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Speak Like a Child: A Critical Analysis of Covers

Ben Gray
Contributing Writer
bengray417@gmail.com

Like ”I Have a Dream,” Herbie Hancock brought “Speak Like a Child” to the Miles Davis Quintet, unfortunately without ever recording a finished take. The rehearsals of this tune have been released on the collection The Miles Davis Quintet, 1965-1968: The Complete Columbia Studio Takes. The rehearsal version is an interesting window into the birth of “Speak Like a Child,” giving listeners a view of how Herbie Hancock’s approach to this tune would change. On this rehearsal version, Herbie is joined by Ron Carter on the bass, Tony Williams on drums, and a bit of Wayne Shorter’s sax in the intro (more from the rhythm section later…).

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Isn't She Lovely: A Critical Analysis of Covers

Ben Gray
Contributing Writer
bengray417@gmail.com

The last time you heard this song was probably while walking through the aisles of your grocery store. Its first appearance, though, was on Stevie Wonder’s 1976 album Songs in the Key of Life. It’s got a healthy dose of that 1976 cheese, and sounds dated (not necessarily in a bad way), but Stevie Wonder’s voice makes this work. The bounciness and groove belie a more sophisticated musical approach than most of what you’ll find on pop radio (or in your local grocery store) - the man has chops! Stevie takes a harmonica solo on this tune starting around 1:10, largely sticking to the melody he uses for the verses. There are a surprising number of layers here on close inspection - the basic drum track, a tambourine, and multiple synth lines behind the main keyboard chords. More harmonica around 2:15, slightly more ornamented than the earlier solo but still sticking fairly close to the song’s melody. This harmonica solo continues to the end of the tune as it fades out. I’m pleasantly surprised by how much is going on in Stevie Wonder’s songs on close listen, and this is no exception.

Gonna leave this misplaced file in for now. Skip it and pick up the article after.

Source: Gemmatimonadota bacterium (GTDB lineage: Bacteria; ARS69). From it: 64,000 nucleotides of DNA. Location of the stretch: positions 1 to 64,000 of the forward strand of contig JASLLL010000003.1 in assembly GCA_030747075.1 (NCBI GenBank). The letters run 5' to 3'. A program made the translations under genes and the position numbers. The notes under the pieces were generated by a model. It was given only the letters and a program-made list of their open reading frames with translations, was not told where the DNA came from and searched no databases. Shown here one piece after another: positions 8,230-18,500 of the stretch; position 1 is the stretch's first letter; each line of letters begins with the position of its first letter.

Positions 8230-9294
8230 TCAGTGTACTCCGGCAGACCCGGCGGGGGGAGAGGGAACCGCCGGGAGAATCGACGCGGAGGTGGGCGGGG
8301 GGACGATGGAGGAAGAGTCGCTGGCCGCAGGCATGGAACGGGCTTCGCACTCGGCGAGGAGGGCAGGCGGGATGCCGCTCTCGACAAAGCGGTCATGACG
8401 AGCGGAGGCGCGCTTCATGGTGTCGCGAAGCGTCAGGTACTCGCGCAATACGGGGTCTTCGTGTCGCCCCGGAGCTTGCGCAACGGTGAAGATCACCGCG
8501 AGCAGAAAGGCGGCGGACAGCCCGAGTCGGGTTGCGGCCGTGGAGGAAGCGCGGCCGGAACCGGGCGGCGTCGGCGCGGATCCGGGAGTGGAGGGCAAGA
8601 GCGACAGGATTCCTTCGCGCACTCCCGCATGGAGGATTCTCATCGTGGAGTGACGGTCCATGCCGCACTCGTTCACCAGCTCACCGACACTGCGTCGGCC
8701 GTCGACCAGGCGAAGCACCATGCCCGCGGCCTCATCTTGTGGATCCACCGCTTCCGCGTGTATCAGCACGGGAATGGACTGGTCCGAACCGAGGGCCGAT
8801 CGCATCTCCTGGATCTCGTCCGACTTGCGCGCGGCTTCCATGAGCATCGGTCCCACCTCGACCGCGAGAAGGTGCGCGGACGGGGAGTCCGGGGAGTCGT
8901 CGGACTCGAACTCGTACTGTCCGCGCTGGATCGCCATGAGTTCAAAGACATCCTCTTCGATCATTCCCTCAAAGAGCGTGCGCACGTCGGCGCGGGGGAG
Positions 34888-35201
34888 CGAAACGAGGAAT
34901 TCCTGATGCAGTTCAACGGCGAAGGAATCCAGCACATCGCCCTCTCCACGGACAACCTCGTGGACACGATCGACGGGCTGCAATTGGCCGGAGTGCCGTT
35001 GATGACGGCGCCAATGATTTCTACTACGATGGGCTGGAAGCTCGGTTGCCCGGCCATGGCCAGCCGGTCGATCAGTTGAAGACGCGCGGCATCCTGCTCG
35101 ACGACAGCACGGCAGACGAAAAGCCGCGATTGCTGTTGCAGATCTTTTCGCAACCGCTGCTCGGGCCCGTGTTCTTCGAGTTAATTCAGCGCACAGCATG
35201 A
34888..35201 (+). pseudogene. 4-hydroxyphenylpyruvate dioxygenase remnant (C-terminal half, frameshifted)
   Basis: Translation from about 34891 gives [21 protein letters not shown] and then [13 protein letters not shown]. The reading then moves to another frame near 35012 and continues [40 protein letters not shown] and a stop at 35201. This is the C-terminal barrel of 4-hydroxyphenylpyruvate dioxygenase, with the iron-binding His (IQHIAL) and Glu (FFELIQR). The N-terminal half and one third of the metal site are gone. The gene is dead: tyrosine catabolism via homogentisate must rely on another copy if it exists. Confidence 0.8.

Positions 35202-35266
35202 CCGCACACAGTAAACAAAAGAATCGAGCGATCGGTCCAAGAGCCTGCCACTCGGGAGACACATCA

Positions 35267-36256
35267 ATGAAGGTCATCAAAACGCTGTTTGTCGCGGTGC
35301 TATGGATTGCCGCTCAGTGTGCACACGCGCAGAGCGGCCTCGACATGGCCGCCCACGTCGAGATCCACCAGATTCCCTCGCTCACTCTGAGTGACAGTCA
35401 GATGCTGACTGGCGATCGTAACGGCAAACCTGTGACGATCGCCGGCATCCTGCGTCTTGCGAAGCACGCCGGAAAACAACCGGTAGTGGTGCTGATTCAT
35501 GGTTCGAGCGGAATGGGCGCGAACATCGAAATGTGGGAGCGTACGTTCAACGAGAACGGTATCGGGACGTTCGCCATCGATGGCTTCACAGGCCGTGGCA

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Studio Vs Live: "Semente", "The Bucket Kicker", and "Hive"

Ben Gray
Contributing Writer
bengray417@gmail.com

In my last column on Wayne Shorter’s "Masqualero", the first two versions of the tune that I looked at were both performed by bands led by Miles Davis, featuring Shorter on sax. Some key differences, though, led to huge changes in the feel of the tune from its first appearance on the studio album Sorcerer to the live album recorded three years later, It’s About that Time. First, time passed and everyone’s approach to the music had evolved in that time; second, the composition of the band changed; and third, the song as it was performed live was hugely stretched out, and the energy of the room was certainly different in the live vs. the studio setting. For this column, I’ll look at three tunes composed much more recently than the others I’ve looked at for these columns and, similar to "Masqualero", look at how the tunes change over the period of a few years in a live vs. studio setting and with some personnel changes.

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Masqualero: A Critical Analysis of Covers

Ben Gray
Contributing Writer
bengray417@gmail.com

Following from my look at Wayne Shorter’s “ESP,” I wanted to look at another Shorter tune because his writing has been an important influence on modern jazz artists. “Masqualero” seemed like a good choice given the recent Halloween holiday (yes, I also considered “Witch Hunt”) and the excellence of this tune. Like “ESP,” “Masqualero” is a Wayne Shorter tune that is tightly associated with Miles Davis. The tune first showed up on Davis’ Sorcerer album in 1967, and remained in Davis’ live rotation for several years afterward.

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ESP: A Critical Analysis of Covers

Ben Gray
Contributing Writer
bengray417@gmail.com

Wayne Shorter’s “ESP” is the title track off of the first album from Miles Davis’ quintet with Shorter on sax, Herbie Hancock on piano, Ron Carter on bass, and Tony Williams on drums, released in 1965 (Shorter also contributed “Iris” to the group for this album). It’s a great tune, very recognizable as something written by Shorter (this tune could easily have fit in nicely on, say, Shorter’s Speak No Evil album), and yet as far as I can tell neither Davis nor Shorter ever revisited the tune live after the release of ESP.